The Mechanics of Inhaled Pharmaceutical Aerosols, Second Edition provides a concise but thorough exposition of the fundamental concepts in the field of pharmaceutical aerosols.
The field of inhaled pharmaceutical aerosols has grown rapidly since the original edition was published in 2001. The revised edition will allow researchers in the field to gain an up-to-date, thorough understanding of the field from first principles, allowing them to understand, design, develop and improve inhaled pharmaceutical aerosol devices and therapies.
The first four chapters provide an introduction to several fundamental topics. Chapters 5-7 consider mechanics and deposition specifically in the respiratory tract, while the last three chapters consider the mechanics associated with the three main existing types of pharmaceutical aerosol inhalation devices.
The text will be used extensively by academics in their research, as well as in courses taught on this topic at both the undergraduate and graduate level. Because of the interdisciplinary nature of this book, it will also serve a wide audience that includes engineers and scientists involved with inhaled aerosol therapies.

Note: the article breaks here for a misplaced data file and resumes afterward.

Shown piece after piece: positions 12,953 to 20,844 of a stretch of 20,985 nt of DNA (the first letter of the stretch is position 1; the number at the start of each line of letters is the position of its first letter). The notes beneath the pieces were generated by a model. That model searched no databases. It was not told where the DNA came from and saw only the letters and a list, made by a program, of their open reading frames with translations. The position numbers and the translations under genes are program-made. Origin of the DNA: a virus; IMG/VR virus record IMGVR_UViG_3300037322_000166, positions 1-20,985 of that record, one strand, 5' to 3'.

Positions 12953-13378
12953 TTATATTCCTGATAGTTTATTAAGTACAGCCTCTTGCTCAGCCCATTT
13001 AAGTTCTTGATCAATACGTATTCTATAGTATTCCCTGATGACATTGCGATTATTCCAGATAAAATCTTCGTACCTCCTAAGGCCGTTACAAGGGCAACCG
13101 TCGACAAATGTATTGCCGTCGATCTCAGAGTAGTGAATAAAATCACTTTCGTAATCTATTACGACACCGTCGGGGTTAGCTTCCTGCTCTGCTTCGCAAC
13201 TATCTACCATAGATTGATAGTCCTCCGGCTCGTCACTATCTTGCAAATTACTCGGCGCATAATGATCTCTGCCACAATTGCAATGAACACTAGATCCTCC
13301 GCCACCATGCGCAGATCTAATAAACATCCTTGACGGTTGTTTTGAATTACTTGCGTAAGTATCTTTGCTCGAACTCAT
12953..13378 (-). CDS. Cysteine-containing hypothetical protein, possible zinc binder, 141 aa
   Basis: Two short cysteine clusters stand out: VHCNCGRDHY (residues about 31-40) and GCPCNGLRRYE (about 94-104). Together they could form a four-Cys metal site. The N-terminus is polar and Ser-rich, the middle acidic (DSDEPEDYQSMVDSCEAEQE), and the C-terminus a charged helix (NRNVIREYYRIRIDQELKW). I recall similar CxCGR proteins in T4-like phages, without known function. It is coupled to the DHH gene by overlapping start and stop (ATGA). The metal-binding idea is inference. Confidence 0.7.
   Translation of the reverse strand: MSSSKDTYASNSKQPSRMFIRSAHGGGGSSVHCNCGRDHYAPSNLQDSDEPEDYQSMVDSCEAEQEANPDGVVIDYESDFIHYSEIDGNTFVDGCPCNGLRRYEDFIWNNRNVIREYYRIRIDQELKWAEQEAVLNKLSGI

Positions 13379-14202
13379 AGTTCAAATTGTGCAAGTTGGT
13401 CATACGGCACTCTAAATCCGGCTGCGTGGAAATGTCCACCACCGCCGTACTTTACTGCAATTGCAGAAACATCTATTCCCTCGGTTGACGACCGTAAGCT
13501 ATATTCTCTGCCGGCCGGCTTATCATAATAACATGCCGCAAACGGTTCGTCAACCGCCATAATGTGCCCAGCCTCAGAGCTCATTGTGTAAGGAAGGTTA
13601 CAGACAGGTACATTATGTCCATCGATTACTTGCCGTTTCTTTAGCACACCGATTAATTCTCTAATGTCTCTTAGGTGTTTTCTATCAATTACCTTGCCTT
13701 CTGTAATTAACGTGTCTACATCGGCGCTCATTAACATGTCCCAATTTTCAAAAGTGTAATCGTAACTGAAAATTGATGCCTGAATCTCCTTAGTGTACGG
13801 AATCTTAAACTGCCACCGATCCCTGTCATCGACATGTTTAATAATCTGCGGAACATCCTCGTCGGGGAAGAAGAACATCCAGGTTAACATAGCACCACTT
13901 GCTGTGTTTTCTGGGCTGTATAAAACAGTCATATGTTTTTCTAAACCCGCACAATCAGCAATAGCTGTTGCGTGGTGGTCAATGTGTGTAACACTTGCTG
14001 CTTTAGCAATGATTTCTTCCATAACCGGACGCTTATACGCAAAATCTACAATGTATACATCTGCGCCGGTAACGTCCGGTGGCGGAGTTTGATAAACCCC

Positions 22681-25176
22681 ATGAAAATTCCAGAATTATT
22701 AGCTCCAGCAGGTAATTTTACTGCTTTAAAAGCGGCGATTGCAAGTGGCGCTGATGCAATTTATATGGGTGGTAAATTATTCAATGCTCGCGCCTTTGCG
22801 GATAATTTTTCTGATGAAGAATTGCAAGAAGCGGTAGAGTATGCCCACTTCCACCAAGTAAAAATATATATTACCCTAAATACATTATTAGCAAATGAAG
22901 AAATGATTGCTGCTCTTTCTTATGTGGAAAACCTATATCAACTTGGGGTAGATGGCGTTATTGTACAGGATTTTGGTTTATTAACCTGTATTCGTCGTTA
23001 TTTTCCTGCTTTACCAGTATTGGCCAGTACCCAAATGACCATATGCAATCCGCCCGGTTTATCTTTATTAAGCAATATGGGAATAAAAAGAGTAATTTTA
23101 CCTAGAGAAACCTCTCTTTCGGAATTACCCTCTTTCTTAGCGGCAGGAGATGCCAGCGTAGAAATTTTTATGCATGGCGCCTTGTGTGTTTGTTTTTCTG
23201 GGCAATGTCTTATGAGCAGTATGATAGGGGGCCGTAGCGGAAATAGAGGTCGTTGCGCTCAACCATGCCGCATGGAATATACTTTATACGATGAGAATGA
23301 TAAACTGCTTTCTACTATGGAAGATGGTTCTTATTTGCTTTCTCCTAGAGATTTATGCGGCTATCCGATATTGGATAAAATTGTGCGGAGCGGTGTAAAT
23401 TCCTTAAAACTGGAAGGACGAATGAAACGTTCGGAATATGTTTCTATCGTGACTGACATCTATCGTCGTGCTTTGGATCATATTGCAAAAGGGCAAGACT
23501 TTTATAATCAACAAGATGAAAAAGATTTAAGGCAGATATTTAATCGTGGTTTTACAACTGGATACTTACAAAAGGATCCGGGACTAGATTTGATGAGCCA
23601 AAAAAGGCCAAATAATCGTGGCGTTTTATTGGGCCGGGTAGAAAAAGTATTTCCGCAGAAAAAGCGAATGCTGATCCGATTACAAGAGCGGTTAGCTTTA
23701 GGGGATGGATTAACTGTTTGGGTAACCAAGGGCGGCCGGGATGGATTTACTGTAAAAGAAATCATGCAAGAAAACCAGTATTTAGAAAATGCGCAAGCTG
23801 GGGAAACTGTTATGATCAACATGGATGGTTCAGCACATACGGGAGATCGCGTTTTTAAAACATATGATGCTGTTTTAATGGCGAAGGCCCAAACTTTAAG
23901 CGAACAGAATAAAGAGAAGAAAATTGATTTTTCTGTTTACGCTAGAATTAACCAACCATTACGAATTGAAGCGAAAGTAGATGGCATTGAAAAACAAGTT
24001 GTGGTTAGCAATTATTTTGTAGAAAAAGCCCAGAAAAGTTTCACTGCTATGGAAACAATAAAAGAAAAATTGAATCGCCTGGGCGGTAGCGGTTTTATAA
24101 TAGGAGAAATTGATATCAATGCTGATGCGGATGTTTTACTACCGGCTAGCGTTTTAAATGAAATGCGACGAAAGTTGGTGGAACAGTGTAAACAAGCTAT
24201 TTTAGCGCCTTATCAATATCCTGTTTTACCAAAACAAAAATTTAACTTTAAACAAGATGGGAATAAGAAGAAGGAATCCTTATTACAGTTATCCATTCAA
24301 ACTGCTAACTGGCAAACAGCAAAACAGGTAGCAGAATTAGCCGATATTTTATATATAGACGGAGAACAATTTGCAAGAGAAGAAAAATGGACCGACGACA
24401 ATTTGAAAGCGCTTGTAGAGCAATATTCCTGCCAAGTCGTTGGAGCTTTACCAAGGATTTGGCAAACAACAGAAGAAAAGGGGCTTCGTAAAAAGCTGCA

- Provides a concise but thorough exposition of the fundamental concepts in the field of pharmaceutical aerosols
- Allows researchers in the field to gain an up-to-date, thorough understanding of the field from first principles
- Introduces the pharmaceutical aerosols field to the many engineers and scientists entering this area
2. Particle Size Distributions
3. Motion of a Single Aerosol Particle in a Fluid
4. Particle Size Changes Due to Evaporation or Condensation
5. Introduction to the Respiratory Tract
6. Fluid Dynamics in the Respiratory Tract
7. Particle Deposition in the Respiratory Tract
9. Dry Powder Inhalers
10. Metered Dose Propellant Inhalers
Warren H. Finlay is a professor at the University of Alberta, where he has taught since 1987. He is the recipient of the International Society for Aerosols inMedicine (ISAM) Young Investigator's Award, awarded in Switzerlandearly 2001 at the Biannual Congress of ISAM. This award isgiven every two years to an individual who has made significantcontributions to the field of aerosols in medicine and who is not older than 40 years. He has been a consultant for many pharmaceutical companies throughout Europe and North America. Dr. Finlay received his Ph.D. from Stanford University in 1987, his M.Sc from the University of Alberta in 1984, and his B.Sc. from the University of Alberta in 1983.